|Pages of "Jikji," the oldest surviving book printed with movable metal type / Courtesy of National Archives of Korea|
By Park Han-sol
A collaborative international research project launched last year to analyze the 918-1392 Goryeo era's Buddhist scripture "Jikji Simche Yojeol," better known as "Jikji," is taking a new step forward with a grant awarded by the Washington, D.C.-based National Endowment for the Humanities (NEH).
"From Jikji to Gutenberg," led by the UNESCO International Centre for Documentary Heritage (ICDH) and the University of Utah's J. Willard Marriott Library, is a joint research project involving over 50 scholars from 25 prominent institutions, including the Library of Congress, Smithsonian Institution and Gutenberg Museum in Germany.
Its aim is to study Jikji and the Gutenberg Bible ― historic, cultural artifacts that are believed to be the origins of print practices in Eastern Asia and Western Europe, respectively.
Both relics were inscribed in UNESCO's Memory of the World Register in 2001. However, in the West, it still remains virtually unknown that Jikji far predates the 42-line Gutenberg Bible, which is widely recognized as the earliest book printed using mass-produced metal types in Europe.
The Buddhist scripture was published during the late Goryeo Kingdom in 1377 at Heungdeok Temple in Cheongju, North Chungcheong Province ― 78 years ahead of its European counterpart ― making it the world's oldest surviving book printed with movable metal types. The only surviving original is now kept at the National Library of France.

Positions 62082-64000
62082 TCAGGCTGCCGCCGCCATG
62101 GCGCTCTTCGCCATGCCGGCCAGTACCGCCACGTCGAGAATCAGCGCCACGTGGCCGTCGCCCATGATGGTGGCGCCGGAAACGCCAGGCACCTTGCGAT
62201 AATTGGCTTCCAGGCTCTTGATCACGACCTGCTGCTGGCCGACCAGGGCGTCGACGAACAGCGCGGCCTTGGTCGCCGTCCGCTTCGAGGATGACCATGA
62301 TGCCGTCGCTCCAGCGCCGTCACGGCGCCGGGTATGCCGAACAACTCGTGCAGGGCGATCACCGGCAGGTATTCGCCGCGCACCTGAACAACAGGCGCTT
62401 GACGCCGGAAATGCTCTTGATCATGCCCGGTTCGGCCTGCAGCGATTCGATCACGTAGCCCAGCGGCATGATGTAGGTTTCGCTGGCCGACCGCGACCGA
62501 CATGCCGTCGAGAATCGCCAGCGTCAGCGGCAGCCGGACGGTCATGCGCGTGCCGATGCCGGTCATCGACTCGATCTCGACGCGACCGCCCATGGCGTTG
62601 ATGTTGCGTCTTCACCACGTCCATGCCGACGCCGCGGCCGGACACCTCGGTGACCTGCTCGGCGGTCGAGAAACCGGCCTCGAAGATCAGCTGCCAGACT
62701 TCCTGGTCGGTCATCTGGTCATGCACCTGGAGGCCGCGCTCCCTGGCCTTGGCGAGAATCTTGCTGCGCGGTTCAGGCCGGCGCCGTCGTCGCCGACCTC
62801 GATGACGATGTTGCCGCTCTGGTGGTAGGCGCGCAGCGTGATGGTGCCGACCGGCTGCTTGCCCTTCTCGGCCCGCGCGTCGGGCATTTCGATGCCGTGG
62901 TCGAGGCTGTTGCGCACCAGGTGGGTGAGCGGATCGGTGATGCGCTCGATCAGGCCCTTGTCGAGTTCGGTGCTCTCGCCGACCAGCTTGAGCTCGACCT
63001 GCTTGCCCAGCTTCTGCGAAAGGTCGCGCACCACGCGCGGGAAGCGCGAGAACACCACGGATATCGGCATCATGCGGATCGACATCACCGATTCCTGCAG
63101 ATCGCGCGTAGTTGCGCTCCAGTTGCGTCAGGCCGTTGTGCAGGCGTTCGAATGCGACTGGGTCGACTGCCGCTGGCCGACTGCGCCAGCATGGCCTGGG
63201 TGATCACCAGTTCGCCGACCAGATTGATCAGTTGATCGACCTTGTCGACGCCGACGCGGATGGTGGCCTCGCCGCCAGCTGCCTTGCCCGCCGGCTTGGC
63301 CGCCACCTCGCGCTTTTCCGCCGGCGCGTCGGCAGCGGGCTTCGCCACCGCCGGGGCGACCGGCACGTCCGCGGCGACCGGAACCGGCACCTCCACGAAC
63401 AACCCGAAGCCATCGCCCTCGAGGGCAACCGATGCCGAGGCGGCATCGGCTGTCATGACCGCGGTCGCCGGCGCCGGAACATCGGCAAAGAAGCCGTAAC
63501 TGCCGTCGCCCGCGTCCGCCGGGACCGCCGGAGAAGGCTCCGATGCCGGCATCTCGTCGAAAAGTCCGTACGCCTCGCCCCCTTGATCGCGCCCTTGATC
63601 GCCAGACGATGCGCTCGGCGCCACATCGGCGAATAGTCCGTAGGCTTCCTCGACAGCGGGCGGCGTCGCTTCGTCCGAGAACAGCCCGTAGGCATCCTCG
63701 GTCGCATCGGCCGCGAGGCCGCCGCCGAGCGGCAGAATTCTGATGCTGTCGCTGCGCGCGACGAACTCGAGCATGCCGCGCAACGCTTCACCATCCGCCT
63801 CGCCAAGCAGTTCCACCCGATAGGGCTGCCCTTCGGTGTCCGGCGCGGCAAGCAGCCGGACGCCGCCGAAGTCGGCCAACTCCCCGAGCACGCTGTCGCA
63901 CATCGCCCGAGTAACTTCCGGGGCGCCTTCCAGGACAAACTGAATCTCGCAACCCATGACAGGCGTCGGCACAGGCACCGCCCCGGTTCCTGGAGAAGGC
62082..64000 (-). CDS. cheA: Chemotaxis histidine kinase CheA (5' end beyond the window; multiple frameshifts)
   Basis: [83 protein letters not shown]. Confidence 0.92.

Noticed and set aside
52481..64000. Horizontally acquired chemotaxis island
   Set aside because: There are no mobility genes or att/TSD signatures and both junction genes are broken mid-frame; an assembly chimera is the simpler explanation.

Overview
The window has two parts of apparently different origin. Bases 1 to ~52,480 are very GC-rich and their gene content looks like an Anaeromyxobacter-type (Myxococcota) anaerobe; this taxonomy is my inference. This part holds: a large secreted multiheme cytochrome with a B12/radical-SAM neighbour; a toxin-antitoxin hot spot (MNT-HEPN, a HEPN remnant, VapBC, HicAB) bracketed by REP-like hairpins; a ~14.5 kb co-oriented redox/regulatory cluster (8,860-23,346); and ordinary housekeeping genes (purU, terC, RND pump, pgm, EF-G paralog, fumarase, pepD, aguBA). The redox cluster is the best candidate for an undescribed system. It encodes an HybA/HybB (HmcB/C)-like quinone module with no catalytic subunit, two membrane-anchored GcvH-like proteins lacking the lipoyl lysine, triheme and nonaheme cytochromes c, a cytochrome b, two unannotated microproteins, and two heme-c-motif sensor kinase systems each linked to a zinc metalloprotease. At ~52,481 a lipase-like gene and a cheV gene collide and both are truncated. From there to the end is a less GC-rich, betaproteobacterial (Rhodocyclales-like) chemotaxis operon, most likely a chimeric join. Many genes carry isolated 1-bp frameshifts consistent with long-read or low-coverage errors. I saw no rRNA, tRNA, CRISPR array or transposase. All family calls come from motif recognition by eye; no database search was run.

"From Jikji to Gutenberg" will receive a $75,000 grant from NEH by next year, making this the first time for a humanities project with Korean involvement to be awarded by the U.S. federal institution, according to the Ministry of the Interior and Safety's National Archives of Korea (NAK).
Through the humanistic research process with state-of-the-art nondestructive imaging technology, the interdisciplinary team of historians, conservators and scientists "expects to discover the origins and principles of printing and type-casting techniques, which have not been uncovered until now," it said in a statement.
Depending on the progress made on its first phase by 2023, the project will qualify for the follow-up grant from NEH in the coming years, which amounts to $3.3 million.
Choi Jae-hee, the chair of UNESCO ICDH and president of NAK, said, "It is of great significance that UNESCO ICDH, established for the first time in the world by Korea with the great support of the international community, has provided an opportunity for experts and professionals worldwide to study Jikji, the pride of Korea."
The scholarly strides made through "From Jikji to Gutenberg" will be unveiled to the public in 2027, when a cooperative exhibition is scheduled to be held simultaneously in 44 research libraries across the globe in commemoration of the 650th anniversary of the printing of Jikji.